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Volume 73, Number 3 | May 19 - 25, 2004

Sports


G.V.L.L. coach expects, gets, more from players

By Judith Stiles

Ray and Craig Scardapane

As neighborhood kids get deeper into Little League season, and enough games have been played for the standings to begin to mean something, Coach Ray Scardapane has done it again. He has another winning team (first place) in the Majors B division of Greenwich Village Little League! His knack for winning games stretches way beyond baseball — to countless seasons of winning teams in basketball and soccer as well.

What’s his secret? The Joe Torre gene? Cherry-picking the best players? No, Scardapane does not stack his teams with talent; he works with whatever players end up on his team, and he brings out the best in them. This year his Kansas City Royals were dubbed “The Little Team” before the season began, because they seemed to have a disproportionate number of smaller players, referred to in whispers as those “skinny little guys.”

However, size meant nothing to Scardapane because he has the vision and leadership to see beyond that. From the very first practice, he understood their potential, looking at how he could develop them as individuals and as a team. He saw them as a scrappy bunch and he knew they would work hard.

Asked to comment on his coach, 10-year-old Mike Krieger asked, “Is this off the record?” with a big mischievous smile. “Ray expects more from us,” Krieger added, now in a serious tone. “He is helpful because he tells us what we do wrong and shows us a better way.”

Krieger was quick to point out that Scardapane is a great coach in a tense game because he will keep the team steady and calm. “When we had that tough game against the Tigers, we never gave up,” Krieger recalled. “And hey, we were tied at the end of six innings 2-2, and I started a 9-run rally with a double. We won!”

Sitting on the bench an hour before the next Royals game, Coach Scardapane was already itchy to get out on the field to warm up his players. He is a high-energy coach who loves to motor around the field with his guys, tossing out terse suggestions, as he thoughtfully tinkers with improving their skills. Without taking his eyes off the players during their warm-up drills, Scardapane briefly described that his “career” as a coach (strictly volunteer) began with basketball when he was in ninth grade, as an assistant to Father Michell in a C.Y.O. program at the Holy Spirit School in Nassau County.

“Father Michell was from the old school; set plays, zone defense, not much running. I learned a lot from him about coaching in general, but I also adopted a lot from what I saw on TV, with the Knicks in the late ’70s,” Scardapane added.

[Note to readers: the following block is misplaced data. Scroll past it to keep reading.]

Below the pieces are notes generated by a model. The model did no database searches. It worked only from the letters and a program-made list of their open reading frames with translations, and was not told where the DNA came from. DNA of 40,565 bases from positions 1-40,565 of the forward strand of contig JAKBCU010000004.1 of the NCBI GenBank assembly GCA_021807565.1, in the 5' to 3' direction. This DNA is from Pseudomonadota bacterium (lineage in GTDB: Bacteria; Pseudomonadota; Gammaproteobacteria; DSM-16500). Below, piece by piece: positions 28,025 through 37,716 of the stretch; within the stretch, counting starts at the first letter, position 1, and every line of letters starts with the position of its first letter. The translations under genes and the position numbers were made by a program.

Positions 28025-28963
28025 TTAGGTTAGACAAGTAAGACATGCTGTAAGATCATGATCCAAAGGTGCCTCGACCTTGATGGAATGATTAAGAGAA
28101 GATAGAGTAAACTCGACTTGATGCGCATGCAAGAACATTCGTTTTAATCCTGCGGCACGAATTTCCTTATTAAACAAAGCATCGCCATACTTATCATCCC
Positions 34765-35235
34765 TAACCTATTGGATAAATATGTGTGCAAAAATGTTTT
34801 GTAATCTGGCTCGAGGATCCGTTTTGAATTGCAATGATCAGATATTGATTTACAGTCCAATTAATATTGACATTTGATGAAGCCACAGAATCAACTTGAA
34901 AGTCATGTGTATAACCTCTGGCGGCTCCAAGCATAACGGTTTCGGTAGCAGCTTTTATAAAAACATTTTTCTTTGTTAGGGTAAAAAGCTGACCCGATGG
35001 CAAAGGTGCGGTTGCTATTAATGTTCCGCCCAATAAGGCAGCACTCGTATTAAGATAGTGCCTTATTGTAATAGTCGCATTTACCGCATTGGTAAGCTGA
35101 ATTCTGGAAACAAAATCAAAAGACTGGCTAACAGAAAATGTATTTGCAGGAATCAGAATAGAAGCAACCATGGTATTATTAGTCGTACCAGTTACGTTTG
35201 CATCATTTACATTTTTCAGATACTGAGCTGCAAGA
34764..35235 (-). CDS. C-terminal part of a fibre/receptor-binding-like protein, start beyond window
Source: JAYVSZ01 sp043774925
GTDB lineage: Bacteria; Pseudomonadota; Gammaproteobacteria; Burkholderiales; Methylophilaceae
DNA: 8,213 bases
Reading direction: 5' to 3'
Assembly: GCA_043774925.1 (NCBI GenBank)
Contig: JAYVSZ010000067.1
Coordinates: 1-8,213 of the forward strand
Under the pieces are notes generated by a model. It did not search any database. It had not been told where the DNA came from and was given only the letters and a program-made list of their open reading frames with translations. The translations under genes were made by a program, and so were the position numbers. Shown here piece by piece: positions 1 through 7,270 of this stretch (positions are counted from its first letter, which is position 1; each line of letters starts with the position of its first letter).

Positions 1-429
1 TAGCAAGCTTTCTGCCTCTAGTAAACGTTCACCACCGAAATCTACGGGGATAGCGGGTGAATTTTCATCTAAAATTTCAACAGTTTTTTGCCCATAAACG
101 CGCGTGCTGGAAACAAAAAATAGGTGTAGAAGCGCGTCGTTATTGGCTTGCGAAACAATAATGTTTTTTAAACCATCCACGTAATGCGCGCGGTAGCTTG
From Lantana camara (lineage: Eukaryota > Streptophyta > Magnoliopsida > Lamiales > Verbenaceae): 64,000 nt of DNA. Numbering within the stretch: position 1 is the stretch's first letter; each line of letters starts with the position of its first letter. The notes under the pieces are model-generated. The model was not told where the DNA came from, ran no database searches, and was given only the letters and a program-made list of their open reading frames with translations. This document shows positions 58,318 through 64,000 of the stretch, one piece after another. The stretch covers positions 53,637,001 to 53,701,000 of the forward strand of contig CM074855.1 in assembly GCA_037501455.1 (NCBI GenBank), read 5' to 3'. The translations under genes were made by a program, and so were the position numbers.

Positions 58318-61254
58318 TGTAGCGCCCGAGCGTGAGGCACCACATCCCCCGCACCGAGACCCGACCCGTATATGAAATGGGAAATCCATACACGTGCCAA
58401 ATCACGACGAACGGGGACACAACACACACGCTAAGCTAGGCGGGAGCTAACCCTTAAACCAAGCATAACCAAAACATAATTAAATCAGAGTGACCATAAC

Sometimes as baseball season chugs along, it coincides with the end of the school year and player numbers start dwindling due to conflicts and heavy schedules. But with Coach Scardapane’s team everyone showed up early for the game so he sent his son Craig out onto the field to work with the youngsters, especially to warm up star pitcher, Scardapane’s other son, Brent. Watching them like a hawk, Scardapane settled into summarizing what he believes makes a good coach.

Both sons, Craig, 14, and Brent, 10, have benefited from this philosophy. When speaking of their father as a coach, there is not a twinge of anxiety or pressure about playing for their dad. “My dad builds confidence in players and emphasizes that we work together as a team,” said Craig, describing his dad with pride. “When we are out on the field he treats me and my brother like anyone else.”

The buzz around youth sports in Greenwich Village is that Ray Scardapane should “bottle” what he does as a coach. Parent coaches all over the city are busy peppering their teams with different coaching styles: the yelling approach, the coddling-the-players approach, the hyper-analytical method, the coach who stands behind his batter and babbles endless comments. What is it that Coach Scardapane does that works so well? He is a man of few words, but he has a gift for motivating his team and a natural way of being very clear with them about what they should individually strive for.

This only begins to describe the magic that Coach Scardapane works with his players. For now, you will have to wait for his coaching elixir to appear on the shelves of the local pharmacy, or you can check out his games at J.J. Walker Field, at Hudson and Clarkson Sts., on Friday evenings; that is, if you can get a seat in the crowded stands.


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